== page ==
Assisting Coordination during Crisis: A Domain Ontology based Approach to Infer Resource N eeds from Tweets

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Ubiquitous social media during crises provides citizen reports on the situation, needs and supplies. Previous research extracts resource needs directly from the text (e.g. “Power cut to Coney Island and Brighton beach” indicates a power need).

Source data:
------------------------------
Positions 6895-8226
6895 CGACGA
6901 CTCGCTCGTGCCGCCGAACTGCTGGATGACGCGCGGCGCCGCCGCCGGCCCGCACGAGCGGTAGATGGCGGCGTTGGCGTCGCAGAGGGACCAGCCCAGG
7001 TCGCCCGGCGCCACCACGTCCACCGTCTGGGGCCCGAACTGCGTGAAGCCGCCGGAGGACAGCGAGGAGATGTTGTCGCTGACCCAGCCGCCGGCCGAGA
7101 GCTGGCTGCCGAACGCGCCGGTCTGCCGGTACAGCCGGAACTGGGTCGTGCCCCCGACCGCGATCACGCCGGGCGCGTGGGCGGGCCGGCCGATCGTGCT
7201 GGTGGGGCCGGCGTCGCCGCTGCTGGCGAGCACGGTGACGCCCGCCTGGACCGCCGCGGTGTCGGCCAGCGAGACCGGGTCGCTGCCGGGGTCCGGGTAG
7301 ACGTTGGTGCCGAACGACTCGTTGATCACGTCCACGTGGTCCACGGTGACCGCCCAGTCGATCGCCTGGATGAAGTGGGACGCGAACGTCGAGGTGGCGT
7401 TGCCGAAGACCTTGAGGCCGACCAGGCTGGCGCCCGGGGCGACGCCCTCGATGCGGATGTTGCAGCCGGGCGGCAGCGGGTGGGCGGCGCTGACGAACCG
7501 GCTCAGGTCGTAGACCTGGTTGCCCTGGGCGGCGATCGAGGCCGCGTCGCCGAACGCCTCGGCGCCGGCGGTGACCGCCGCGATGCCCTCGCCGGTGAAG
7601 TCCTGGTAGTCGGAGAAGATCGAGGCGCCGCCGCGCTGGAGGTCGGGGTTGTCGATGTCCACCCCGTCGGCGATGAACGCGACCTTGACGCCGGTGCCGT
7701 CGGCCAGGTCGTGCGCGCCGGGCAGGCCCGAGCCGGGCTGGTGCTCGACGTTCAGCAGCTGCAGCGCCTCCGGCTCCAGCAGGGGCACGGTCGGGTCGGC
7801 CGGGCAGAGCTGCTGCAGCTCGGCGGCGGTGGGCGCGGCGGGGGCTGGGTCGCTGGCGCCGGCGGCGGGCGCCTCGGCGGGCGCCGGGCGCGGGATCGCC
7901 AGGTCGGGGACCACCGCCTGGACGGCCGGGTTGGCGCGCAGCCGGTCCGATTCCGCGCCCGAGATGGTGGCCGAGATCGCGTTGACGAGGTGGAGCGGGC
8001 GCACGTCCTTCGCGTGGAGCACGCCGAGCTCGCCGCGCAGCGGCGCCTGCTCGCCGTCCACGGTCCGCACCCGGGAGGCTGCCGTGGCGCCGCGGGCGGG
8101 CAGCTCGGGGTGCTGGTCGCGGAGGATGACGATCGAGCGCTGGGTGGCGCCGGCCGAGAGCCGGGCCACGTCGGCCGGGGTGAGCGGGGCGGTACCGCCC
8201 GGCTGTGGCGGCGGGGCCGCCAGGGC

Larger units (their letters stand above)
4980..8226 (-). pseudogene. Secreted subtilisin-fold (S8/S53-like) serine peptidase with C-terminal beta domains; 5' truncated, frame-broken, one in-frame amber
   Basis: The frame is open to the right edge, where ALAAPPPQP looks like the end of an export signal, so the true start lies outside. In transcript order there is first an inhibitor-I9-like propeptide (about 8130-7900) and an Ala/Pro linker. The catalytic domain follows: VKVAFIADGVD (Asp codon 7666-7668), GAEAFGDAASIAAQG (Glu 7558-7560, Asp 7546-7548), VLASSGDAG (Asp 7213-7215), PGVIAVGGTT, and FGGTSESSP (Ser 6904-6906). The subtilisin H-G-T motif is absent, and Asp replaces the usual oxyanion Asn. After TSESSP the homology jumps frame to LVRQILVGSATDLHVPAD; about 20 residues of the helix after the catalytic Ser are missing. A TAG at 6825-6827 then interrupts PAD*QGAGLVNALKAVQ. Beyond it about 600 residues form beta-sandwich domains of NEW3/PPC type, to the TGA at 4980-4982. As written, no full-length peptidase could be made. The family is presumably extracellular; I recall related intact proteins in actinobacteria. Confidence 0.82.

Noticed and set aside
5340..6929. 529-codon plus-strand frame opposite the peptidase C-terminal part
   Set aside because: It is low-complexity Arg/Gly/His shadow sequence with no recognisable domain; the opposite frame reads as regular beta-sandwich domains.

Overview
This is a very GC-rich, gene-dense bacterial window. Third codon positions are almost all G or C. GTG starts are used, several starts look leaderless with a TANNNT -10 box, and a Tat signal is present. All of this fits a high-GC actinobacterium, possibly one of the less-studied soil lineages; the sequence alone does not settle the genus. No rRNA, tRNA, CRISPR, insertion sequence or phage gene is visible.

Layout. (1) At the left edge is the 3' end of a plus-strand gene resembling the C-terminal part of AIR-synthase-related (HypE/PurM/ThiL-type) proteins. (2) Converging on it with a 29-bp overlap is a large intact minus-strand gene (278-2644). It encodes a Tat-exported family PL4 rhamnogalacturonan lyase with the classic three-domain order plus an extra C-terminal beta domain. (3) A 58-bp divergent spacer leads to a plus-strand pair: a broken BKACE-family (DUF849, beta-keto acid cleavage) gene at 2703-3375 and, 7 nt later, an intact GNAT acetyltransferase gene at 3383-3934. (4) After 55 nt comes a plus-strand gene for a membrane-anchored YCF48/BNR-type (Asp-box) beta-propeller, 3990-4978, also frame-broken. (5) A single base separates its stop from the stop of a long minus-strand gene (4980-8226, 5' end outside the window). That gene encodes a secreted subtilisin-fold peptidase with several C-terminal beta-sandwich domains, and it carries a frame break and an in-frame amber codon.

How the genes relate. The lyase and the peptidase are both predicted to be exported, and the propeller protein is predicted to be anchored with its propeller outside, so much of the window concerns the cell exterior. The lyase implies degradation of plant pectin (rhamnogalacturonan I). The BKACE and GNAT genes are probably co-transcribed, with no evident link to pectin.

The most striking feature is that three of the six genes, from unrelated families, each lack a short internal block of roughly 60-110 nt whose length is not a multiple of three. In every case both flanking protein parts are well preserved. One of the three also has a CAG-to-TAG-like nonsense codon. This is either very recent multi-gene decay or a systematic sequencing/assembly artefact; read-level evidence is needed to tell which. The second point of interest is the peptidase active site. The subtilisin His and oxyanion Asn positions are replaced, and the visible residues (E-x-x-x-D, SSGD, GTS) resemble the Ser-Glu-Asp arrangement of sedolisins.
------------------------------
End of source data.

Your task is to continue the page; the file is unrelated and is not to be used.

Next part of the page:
Assisting Coordination during Crisis: A Domain Ontology based Approach to Infer Resource Needs from Tweets ABSTRACT  Ubiquitous social media during crises provides citizen reports on the situation, needs and supplies. Previous research extracts resource needs directly from the text (e.g. “  Power cut to Coney  Island and Brighton beach” indicates a power need). This approach assumes that citizens derive and write about specific needs from their observations, properly specified for the emergency response system, an assumption that is not consistent with general conversational behavior. In our study, Twitter  1  messages (tweets) from Hurricane Sandy in 2012 clearly indicate  power blackouts, but not their probable implications (e.g. loss of  power to hospital life support systems). We use a domain model to capture such interdependencies between resources and needs. Using semantic web technology, we represent these dependencies in an ontology that specifies the functional association between resources. Accurate interpretation of resource need/supply also depends on the location of a message. We show how inference  based on a domain model combined with location detection and interpretation in the social data can enhance situational awareness, e.g., predicting a medical emergency before it is reported as critical. Keywords  Crisis Response, Crisis Response Co-ordination, Domain Model, Semantic Inference, Social Media for Emergency Management (SMEM). 1.   INTRODUCTION The use of social media, especially Twitter, during crises (such as Hurricane Sandy in the U.S. in 2012 and Typhoon Haiyen in the Philippines in 2013) promises to revolutionize situational awareness in the emergency response community. Citizens serve as sensors [17], sharing information about the changing state of affairs and needs. Prior research applies information filtering and extraction techniques directly to the reported observation content to identify those that may assist the response activities [1,2,3,7]. However, explicit content is often incomplete due to unstated common ground among participants [11], and other constraints such as the 140 character limit for tweets. According to established conversational maxims [18], explicit content appropriately provides only new information. For example, while many tweets identify power blackouts, citizens do not identify the implications of power blackouts for each hospital. Newspapers however, document the resulting hospital compromise during Hurricane Sandy: We focus on two related  problems: 1) Recognizing resource compromise early (here to the medical system), and 2) Identifying geo-location of resources in messages. Limitation of explicit tweet content is recognized and vocabulary tags are recommended in [4] for message creation but this can  burden citizens who are likely unfamiliar with the professional work of emergency practice. Alternatively, the identification of relevant messages for human review can be improved substantially with computational approaches to filter and augment the Twitter data. Role of ontology is acknowledged in [4] but they do not mine the implications of resource inter-dependencies. We consider semantic knowledge bases, DBpedia [12] and crisis ontology (discussed in section 2), to include causal links (e.g.  between power and medical resources) and infer the location of resource. Location information can also assist in the screening of social media traffic, but like the rest of tweet content, requires interpretation with background knowledge. Geo-referenced data to anchor tweets to a map is used in [16], thereby providing the implicit context necessary for making the content actionable. However, their solution faces a severe limitation, as most tweets do not contain geo-location metadata. For example, out of 4 million tweets we collected during first week of Hurricane Sandy, only 20% of the tweets from the Hurricane Sandy data had geo-location information from tweet metadata (location from source device sensor or author profile). Consistent with [19] we found that location information may appear in text, e.g. “  Manassas opens pet friendly shelter: City of Manassas VA will open a  shelter for Hurricane Sandy victims ”. However, the indication of location requires interpretation, which becomes particularly apparent for recipients unfamiliar with the area, e.g., references to street n ames or local stores, such as “T he Home Depot in Manahawkin”. While [7] aims to locate the twitterer, we aim to locate resources. Geo-locations from tweet metadata are used in [1,5] but they do not consider location information from the tweet text. Location in text using machine learning techniques are discussed in [9], but without our emphasis on interpretation. We also focus on the text to identify the location but we exploit DBpedia [12] to identify the named locations in order to identify landmarks, hospitals, parks, etc. Our main objective is to exploit and augment the natural patterns in social media crisis response, in order to infer compromise earlier than it is stated, and render the corpus more accessible to Permission to make digital or hard copies of all or part of this work for  personal or classroom use is granted without fee provided that copies are not made or distributed for profit or commercial advantage and that copies bear this notice and the full citation on the first page. To copy otherwise, or republish, to post on servers or to redistribute to lists, requires prior specific permission and/or a fee. 1 Popular microblogging service:  and informative for the emergency response community. The main contributions of this study are:   1.   Demonstration of how can domain knowledge models of resources, during crisis response, capture the inter-dependencies between resources (section 2.1) 2.   Identification and annotation of tweet metadata and text-based location information to assist domain-model  based inference in crisis response (section 2.2) 3.   The potential to identify resource scarcity or seeking  behavior due to possible correlation with the inclusion of text-based location content. (section 3.2)  Next, we present our approach to model interdependent resources and location identification from tweet text. 2.   APPROACH We use the Twitter Streaming API to collect tweets and further  process them for resource detection and location detection. We annotate the tweet combining standard Natural Language Processing (NLP) techniques with a domain model and semantic web content. 2.1   Resource Detection A resource detection module identifies resources (e.g. food, water,  power), using a focused top-down approach. Alternatively, using a bottom-up approach, the data drive the extraction of an ontology using machine learning techniques (Imran et al., 2013). Using a  broad top-down approach, domain experts provide a hierarchical classification scheme that includes class relationships e.g., the Management Of A Crisis (MOAC) vocabulary [14] and the Humanitarian Exchange Language (HXL) [13]. Though less vulnerable to bias in the data relative to the bottom-up approach, the top-down approach faces the daunting challenge of modeling the entire domain. Our crisis ontology is more focused, containing 43 concepts and 45 relationships 2 . We spot the entities in tweet text for the entity set of concepts in the domain model. Tweets are annotated with the crisis ontology that includes the relationship  between power, medical, and food/water resources. 2.2   Location Detection Consider the resource identification in the tweet “  American Red Cross & City of Nashua Have Opened Shelter In Response to  Hurricane Sandy ” . U nderstanding “Nashua” is critical to the utility of this tweet. We exploit two methods for the specification of actionable location: existing metadata with Tweet and location information embedded in tweet text. The Twitter API provides device sensor location (in form of geo-coordinates) as well as the location of an author profile in the metadata. We query author  profile location with Google Maps API [20] to get co-ordinates of author location consistent with the techniques followed in [17]. However, the source identified in tweet metadata may not be in the affected crisis region. Furthermore, the geo coordinates in tweet metadata still require an interpretation in terms of place name in order to render the tweet actionable. Our aim is to locate resources, a problem that is more directly related to assisting responders than identifying the location of a  person, as in [7]. Responders need to know whether a named location is country, state, county, or a specific street in a city. 2  Moreover, detailed location information must be situated within a city, county, and state. While this is “common knowledge” for the local responder, non-local personnel often assist in large-scale crises. First we use the Stanford NER [15] to detect location content from tweet text. Next we determine, via query, whether the identified location is part of the locations list in the DBpedia ontology. DBpedia includes both global locations as well as information for well-known hospitals, parks, buildings, etc., that  people often mention while tweeting and that may not otherwise  be covered by a geo-location ontology. Using this two-fold approach we ensure that the text identified by the Stanford NER is a true location. For example, the following tweet is annotated with two locations:  Evacuation in progress at Bellevue Hospital in New York City has begun. Their power generator has 1 hour left. #hurricane #sandy #nyc #nypd, We traverse the DBpedia ontology to situate Bellevue Hospital. We annotate both text location and tweet metadata location. We use the term ‘affected region’ in the following discussion to consider the locations of crisis affected regional states, in this case, New York, Virginia, Delaware, New Jersey, Pennsylvania, Massachusetts, Connecticut, North Carolina, South Carolina. 2.3   Evaluation Evaluation requires comparison against a standard, which is a challenge of this new area of crisis computing. To emulate this standard, we compared our text location methods to the ratings of three independent research assistants on a subset of 1000 tweets that contained either text or tweet metadata location indicators, or  both, using the following prompts:    is_text_location_relavant     —   Given the embedded text location identified by our technique, is that semantically relevant for the message context of the tweet (0 or 1).    is_seeker     —   Whether a tweet mentions scarcity of resource (0 or 1).    is_supplier     —   Whether a tweet mentions availability of a resource (0 or 1). Table 1: Tweets related to specific resource and location types 3.   RESULTS AND DISCUSSION Here we review some of the key findings for our full corpus of 4 million hurricane Sandy related tweets crawled during the period of 27 th  Oct to 4 th  Nov, 2012, addressing how the population naturally uses Twitter in the articulation of resources and location, and how we might exploit these patterns of usage. Frequency counts of respective resources and identified location types appear in Table 1.  3.1   Inferring compromise from tweet content The frequency of power related tweets is much greater than the frequency of medical tweets, or even food and water related tweets. Moreover, people rarely (less than 1% of the time) make the explicit link between compromise to the power grid and the consequences to medical, food, and water resources. From a sample of 1.4 million tweets collected between the 29th and 30th of October 2012, we found 50 tweets that reported a  blackout well before the 21 tweets that reported hospital evacuation. Table 2 illustrates the trend from general power-related comments to specific comments about the compromised hospital. Tweets confirm the power outage at midnight, yet the report of hospital compromise appears three hours later, at 3:00 a.m. the next day. Domain knowledge permits the inference about hospital compromise as soon as the power outage is confirmed, either due to direct consequences to the hospital power or the consequence of power outage to the surrounding community [21]. Table 2: Timeline of medical/power emergency tweets about event (  3.2   Inferring location from tweet content As shown in the Table 1, the ability to infer location from text increases location information over tweet metadata information by approximately 50%. To study this location dynamics we considered the sample of 1000 tweets having either metadata or text location from the above categories (food/water, medical, Table 3: Comparison of affected region ’s  text and tweet metadata locations  power, and shelter). Interpretation of rows and columns in the table 3 is as follows: M = AM, NM = WM + non-M, T = AT, and NT = WT + non-T; Where, each of the following mentions total number of tweets for- AM = Tweet metadata location falls in affected region, WM = Tweet metadata location doesn’t fall in affected region,  non-M = Tweet metadata locations were not available T = Text location falls in affected region, WT = Text location doesn’t fall in affected region  non-T = Text locations were not identified. We obtained 88% accuracy (agreement) for identifying location from text. That is, in 88 cases out of 100 human labelers considered the text location semantically relevant. The following example illustrates the potential for error: “  Hurricane Sandy  projected to slam into New England coast... binders of woman  seek shelter  ”. This tweet was ide ntified as having the location  New_England, Australia. This happens because of location name ambiguity (New England exists in USA and Australia), which is not addressed in this paper.  Next we separated the 1000 tweets into two subsets: those inside and those outside the area of interest. We partitioned these subsets according to their consistency with the metadata, allowing us to examine the correlation between tweet metadata and text location. Table 3 illustrates the conditions for communicating location in text. Tweets are more likely to contain location information when tweet metadata information is missing or indicates srcination from outside the affected area. Table 4: Text and tweet metadata location comparison Finally, we examined only those tweets that included location information (either text or tweet metadata or both) (see Table 4). This includes T along with a portion of the subset NT, removing any tweets that had no location identifiers. Table 4 shows that in almost 66% of cases, when text location was mentioned in a tweet, it was mentioning a location from the affected crisis region. However only 43% of time, were tweets with tweet metadata location consistent with the crisis affected region. This suggests that mention of text location is more reliable than the tweet metadata location to locate a resource need/supply in the affected region. This observation is somewhat unexpected, and emphasizes the need for text interpretation. We note some additional patterns below in the specification of location information in tweets. We queried for tweets annotated with resource, specific text locations and stores like home depot, Walmart etc. We found tweets where people are offering a resource or reporting resource scarcity and location information suggesting the area of interest. Below we have considered an electric generator as the resource to be located. Independent of the source of location information (tweet text, or device sensor or profile metadata) understanding the tweet still requires the background knowledge of a geo-ontology such as DBPedia. It implies that tweet metadata location will give us the geo-coordinates but we need to map the coordinates to an ontology such that city/state or country can be inferred. The Total tweets = 1000 Text indicator in affected region (T) = 340 Missing or misleading text indicator (NT) = 660 Metadata location in Affected Region (M) = 248 27 221 Missing or misleading Metadata location information (NM)= 752 313 439 Location source Total tweets Total tweets with location in affected region Total tweets with location not in affected region Text 517 340 (66%) 177 (34%) Metadata 313 238 (43%) 323 (57%)  absence of useful specificity persists with text location. Consider the following Tweet and detected location:  I have a brand new 5500 watt generator for sale, local pickup in  Monmouth county #sandy #ocean #generator #ocean #frankenstorm #nyc,,_New_Jersey  The implication is that the generator is located at site of the tweet srcins in the presence of nearby power outage, although the  precise location still requires further exchange to establish a  pickup location. In the following tweet, we note the persisting need to interpret “Home Depot in Manahawkin” in order to recover location information.  Picking up a gas can at Home Depot in Manahawkin and some  guy told me there was a fist fight over a generator there  yesterday! #hurricane,_New_Jersey  The above tweet is also interesting because it exemplifies a mismatch between information in the tweet metadata (i.e., user  profile) and the episode in question. Users do not stay in one  place. This episode did not likely occur in the location associated with the user’s profile, and we don’t know where he was when he wrote the tweet, or how this timing related to the timing of the episode. This elevates the importance of relying on text content for location inference. The next example suggests a relationship between the availability of location information in the text and the articulation of resources and needs. @terrence_j_r Turkey Hill on Harford St in #MilfordPA has a  generator so they can pump gas and sell various sundries. #hurricane,, _Maryland%29, This tweet suggests a potential relationship between very specific tweet location content and resource seekers or suppliers. Table 5: Affected region text location with exploratory analysis of seeker/supplier behavior. To explore the relationship between the articulation of resources and needs with location, Table 5 further analyzes the 517 tweets with text location as tabulated in Table 4. We required a majority (2) agreement among the three judges in order to classify a tweet as either a seeker or supplier. Though not statistically significant, the pattern suggests a promising relationship between the mention of seeker/supplier content and the inclusion of text that specifies the affected region with a larger sample size. This in turn suggests the potential of a simple location-based screening tool for the identification of seeker/supplier content subject to subsequent computational analysis. Conclusion and Future Work We present an approach using a domain knowledge model for understanding contextually interdependent resource needs reported via social media during crisis response. We do not intend to modify user behavior, but rather exploit the natural communication patterns to situate the tweet in a broader context to facilitate response. Unlike prior approaches that focused on explicit content analysis for information filtering and extraction, we proposed the idea of implicit content analysis using relationships defined by ontological and domain knowledge, like  power needs leading to medical needs. This may support the early identification of resource need, before it is articulated. Second, we relied on domain knowledge to situate the location information, whether or not the source was tweet metadata or text. This supports responder action, and is particularly critical for responders who are not local to the area affected by crisis. Third, we suggested deference to text indicators of location in the case of discrepancy with metadata, due to the dynamic nature of reporting. Finally, we noted a possible correlation between the  presence of location information in the text and behavior of either seeking or supplying of resources. This may provide a simple screening tool for the identification of resources in social media. Future studies can leverage these simple model-based relationships to help manage resource demands in real-time. Our future work includes the following directions in order to:    Exploit seeker-supplier behaviors in the tweets of the affected crisis region    Exploit other relationships of interdependent resources    Extend text location identification and verification methods to increase accuracy and eliminate the location ambiguity issue noted above. 4.   REFERENCES [1]   Varga, I.; Sano, M.; Torisawa, K.; Hashimoto, C.; Ohtake, K.; Kawai, T.; Jong-Hoon, O.; & De Saeger, S. (2013). Aid is out there: Looking for help from tweets during a large scale disaster. In Proceedings of the 51st Annual Meeting of the Association for Computational Linguistics Vol. 1, pp. 1619-1629. [2]   Purohit, H.; Castillo, C.; Diaz, F.; Sheth, A.; & Meier, P. (2013). Emergency-relief coordination on social media: Automatically matching resource requests and offers. First Monday, 19(1). doi:10.5210/fm.v19i1.4848 [3]   Imran, M.; Elbassuoni, S.; Castillo, C.; Diaz, F.; & Meier, P. 2013. Extracting information nuggets from disaster   –  related messages in social media,” In: T. Comes, F. Fiedrich, S. Fortier, J. Geldermann and T. Müller (editors). ISCRAM ’13: Proceedings of the 10th International ISCRAM Conference. [4]   Starbird, K.; & Stamberger, J. 2010. Tweak the tweet: Leveraging microblogging proliferation with a prescriptive syntax to support citizen reporting. ISCRAM ’10: Proceedings of the 7th International ISCRAM Conference. [5]   Cameron, M.A.; Power, R.; Robinson, B.; & Yin, J. 2012. Emergency situation awareness from twitter for crisis Total tweets with locations in text = 517 With affected region text location (340) Without affected region text location (177) With seeker supplier and with location = 89 64 (72%) 25 (28%) Without seeker supplier but having location = 428 276 (64%) 152 (36%)  management. WWW ’12 Companion: Proceedings of the 21st International Conference Companion on World Wide Web, pp. 695  –  698. [6]   Vieweg, S.; Hughes, A.L.; Starbird, K.; & Palen, L. 2010. Microblogging during two natural hazards events: What Twitter may contribute to situational awareness. CHI ’10: Proceedings of the SIGCHI Conference on Human Factors in Computing Systems, pp. 1,079  –  1,088. [7]   Starbird, K., Muzny, G., & Palen, L. (2012). Learning from the Crowd: Collaborative Filtering Techniques for Identifying On-the-Ground Twitterers during Mass Disruptions. In Proceedings of the Conference on Information Systems for Crisis Response and Management 2012. Leon Rothkrantz, Jozef Ristvej, & Zeno Franco (editors). Vancouver: Simon Fraser University. [8]   Reuter, C.; Heger, O.; & Pipek, V. Combining Real and Virtual Volunteers through Social Media. Retrieved from: [9]   MacEachren, A.M.; Robinson, A.C.; Jaiswal, A.; Pezanowski, S.; Savelyev, A.; Blanford, J.; & Mitra, P. 2011. Geo-twitter analytics: Applications in crisis management. In Proceedings, 25th International Cartographic Conference, Paris, France. [10]   Jihan, S.H.; & Segev, A. Context Ontology for Humanitarian Assistance in Crisis Response. [11]   Clark, Herbert H.; Brennan, Susan E. (1991), Resnick, L. B.; Levine, J. M., eds., Perspectives on socially shared cognition, American Psychological Association, ISBN 1-55798-376-3 [12]   Auer, S., Bizer, C., Kobilarov, G., Lehmann, J., Cyganiak, R., & Ives, Z. (2007). Dbpedia: A nucleus for a web of open data. The Semantic Web (pp. 722-735). Springer Berlin Heidelberg. [13]   Keßler, C., Hendrix, C. J., & Limbu, M. (2013). Humanitarian eXchange Language (HXL) Situation and Response Standard. January 2013. [14]   Limbu, M. Management Of A Crisis (MOAC). January 2012. [15]   Marie-Catherine de Marneffe, Bill MacCartney and Christopher D. Manning, Generating Typed Dependency Parses from Phrase Structure Parses, LREC-2006 [16]   D. Pohl, A. Bouchachia, H. Hellwagner. Supporting Crisis Management via Detection of Sub-Events in Social  Networks. International Journal of Information Systems for Crisis Response and Management. In Press (2013) [17]    Nagarajan, M., Gomadam, K., Sheth, A. P., Ranabahu, A., Mutharaju, R., & Jadhav, A. (2009). Spatio-temporal-thematic analysis of citizen-sensor data - Challenges and experiences. Tenth International Conference on Web Information Systems Engineering, October 5-7, 2009, pp. 539-553. [18]   Grice, H. P. (1989). Studies in the Way of Words. Harvard University Press. [19]   Cheng, Z., Caverlee, J., & Lee, K. (2010). You are where you tweet: A Content-based approach to geo-locating Twitter users. In  Proceedings of the 19th ACM international conference on Information and knowledge management  . ACM, 2010. [20]   Google Maps API, [21]   Flach, J.M.; Steele-Johnson, D.; Shalin, V.L.; and Hamilton, G.C. 2012. Coordination and control in emergency response. To appear in  Handbook of Emergency Response .